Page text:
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Carriage With De Novo Macrolide-Resistance and Breakthrough Pneumonia.

著者 Alishlash AS , Atkinson TP , Schlappi C , Leal SM , Waites KB , Xiao L
Pediatrics.2019 Sep 05 ; ():.
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pneumonia is prevalent in children and can be followed by upper airway carriage for months. Treatment of pneumonia with macrolides is widespread and can lead to the development of macrolide resistance. The clinical consequences of chronic carriage are unknown. In this article, we describe a child with acute lymphoblastic leukemia who developed macrolide-susceptible pneumonia confirmed by nasopharyngeal secretions polymerase chain reaction and culture with good response to azithromycin. Five months later, the patient developed another pneumonia that was diagnosed with positive macrolide-resistant polymerase chain reaction and culture from the bronchoalveolar lavage. The child responded well to fluoroquinolones and eventually was discharged from the hospital. The recovered from the second pneumonia is a novel strain and is genetically identical to the that caused the first pneumonia, apart from the macrolide-resistance 23S ribosomal RNA gene. Both isolates are identical in both P1 (subtype 2 with a novel variant, 2bv) and multiple-locus variable number tandem repeat analysis type (53662). This is indicative of chronic carriage with de novo macrolide-resistance mutation and subsequent breakthrough pneumonia that is reported for the first time here. Children with immunosuppression may be at increased risk of life-threatening macrolide-resistant pneumonia after carriage. Further studies are required to evaluate the impact of this phenomenon. This will then guide strategies to limit the associated morbidity, such as testing for macrolide resistance, treatment of pneumonia in high-risk children with bactericidal antibiotics (such as fluoroquinolones), and possibly eradication protocols of carriage to prevent subsequent life-threatening infections.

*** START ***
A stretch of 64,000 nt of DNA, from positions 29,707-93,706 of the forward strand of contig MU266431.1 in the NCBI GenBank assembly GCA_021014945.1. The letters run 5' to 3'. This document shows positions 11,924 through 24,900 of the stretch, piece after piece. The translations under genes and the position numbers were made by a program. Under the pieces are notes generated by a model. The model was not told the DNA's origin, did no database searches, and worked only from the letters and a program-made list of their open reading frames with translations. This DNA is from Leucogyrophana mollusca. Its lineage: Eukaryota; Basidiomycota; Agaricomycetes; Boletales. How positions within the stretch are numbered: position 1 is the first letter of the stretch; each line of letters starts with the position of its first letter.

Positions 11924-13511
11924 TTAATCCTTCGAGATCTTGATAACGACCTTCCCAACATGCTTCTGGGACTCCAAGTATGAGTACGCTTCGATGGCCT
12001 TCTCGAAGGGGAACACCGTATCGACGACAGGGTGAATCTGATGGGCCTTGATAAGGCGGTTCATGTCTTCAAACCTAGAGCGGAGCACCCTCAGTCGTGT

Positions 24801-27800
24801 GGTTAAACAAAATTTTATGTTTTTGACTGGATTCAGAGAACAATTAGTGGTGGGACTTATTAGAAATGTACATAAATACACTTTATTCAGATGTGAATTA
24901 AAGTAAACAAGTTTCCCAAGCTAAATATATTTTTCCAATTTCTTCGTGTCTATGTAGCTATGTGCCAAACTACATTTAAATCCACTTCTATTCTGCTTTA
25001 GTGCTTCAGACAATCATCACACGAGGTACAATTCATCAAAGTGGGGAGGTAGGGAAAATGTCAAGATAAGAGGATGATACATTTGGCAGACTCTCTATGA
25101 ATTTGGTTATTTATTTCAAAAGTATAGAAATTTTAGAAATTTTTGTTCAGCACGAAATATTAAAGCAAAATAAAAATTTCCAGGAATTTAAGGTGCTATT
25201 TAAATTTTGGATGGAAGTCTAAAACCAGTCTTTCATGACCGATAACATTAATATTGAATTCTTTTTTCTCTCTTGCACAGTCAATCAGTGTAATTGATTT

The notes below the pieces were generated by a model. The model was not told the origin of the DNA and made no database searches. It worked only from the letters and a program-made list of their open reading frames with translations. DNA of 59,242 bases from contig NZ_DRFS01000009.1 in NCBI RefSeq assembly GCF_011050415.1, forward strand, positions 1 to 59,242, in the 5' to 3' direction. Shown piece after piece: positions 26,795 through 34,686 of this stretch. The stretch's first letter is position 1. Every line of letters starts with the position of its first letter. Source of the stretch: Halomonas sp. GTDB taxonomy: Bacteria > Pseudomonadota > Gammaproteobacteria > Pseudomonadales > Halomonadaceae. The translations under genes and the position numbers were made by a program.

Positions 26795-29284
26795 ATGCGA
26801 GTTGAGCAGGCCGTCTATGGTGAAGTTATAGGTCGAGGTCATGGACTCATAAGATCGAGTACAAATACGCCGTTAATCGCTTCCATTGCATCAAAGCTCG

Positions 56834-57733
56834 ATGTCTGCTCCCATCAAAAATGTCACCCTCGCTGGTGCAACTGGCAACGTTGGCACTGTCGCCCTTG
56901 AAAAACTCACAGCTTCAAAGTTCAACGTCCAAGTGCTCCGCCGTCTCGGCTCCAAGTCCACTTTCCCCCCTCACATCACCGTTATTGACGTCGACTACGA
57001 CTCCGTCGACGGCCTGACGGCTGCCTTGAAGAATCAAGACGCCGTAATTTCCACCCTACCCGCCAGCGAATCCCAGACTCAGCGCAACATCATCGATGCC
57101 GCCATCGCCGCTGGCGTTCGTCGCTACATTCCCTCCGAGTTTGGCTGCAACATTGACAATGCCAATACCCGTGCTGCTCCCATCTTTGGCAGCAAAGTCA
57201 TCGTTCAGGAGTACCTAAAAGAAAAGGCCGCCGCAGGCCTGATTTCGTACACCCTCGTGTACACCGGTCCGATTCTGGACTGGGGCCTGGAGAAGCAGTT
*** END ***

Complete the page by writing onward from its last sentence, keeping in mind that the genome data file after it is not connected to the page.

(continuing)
PMID: 31488697 [PubMed - as supplied by publisher]
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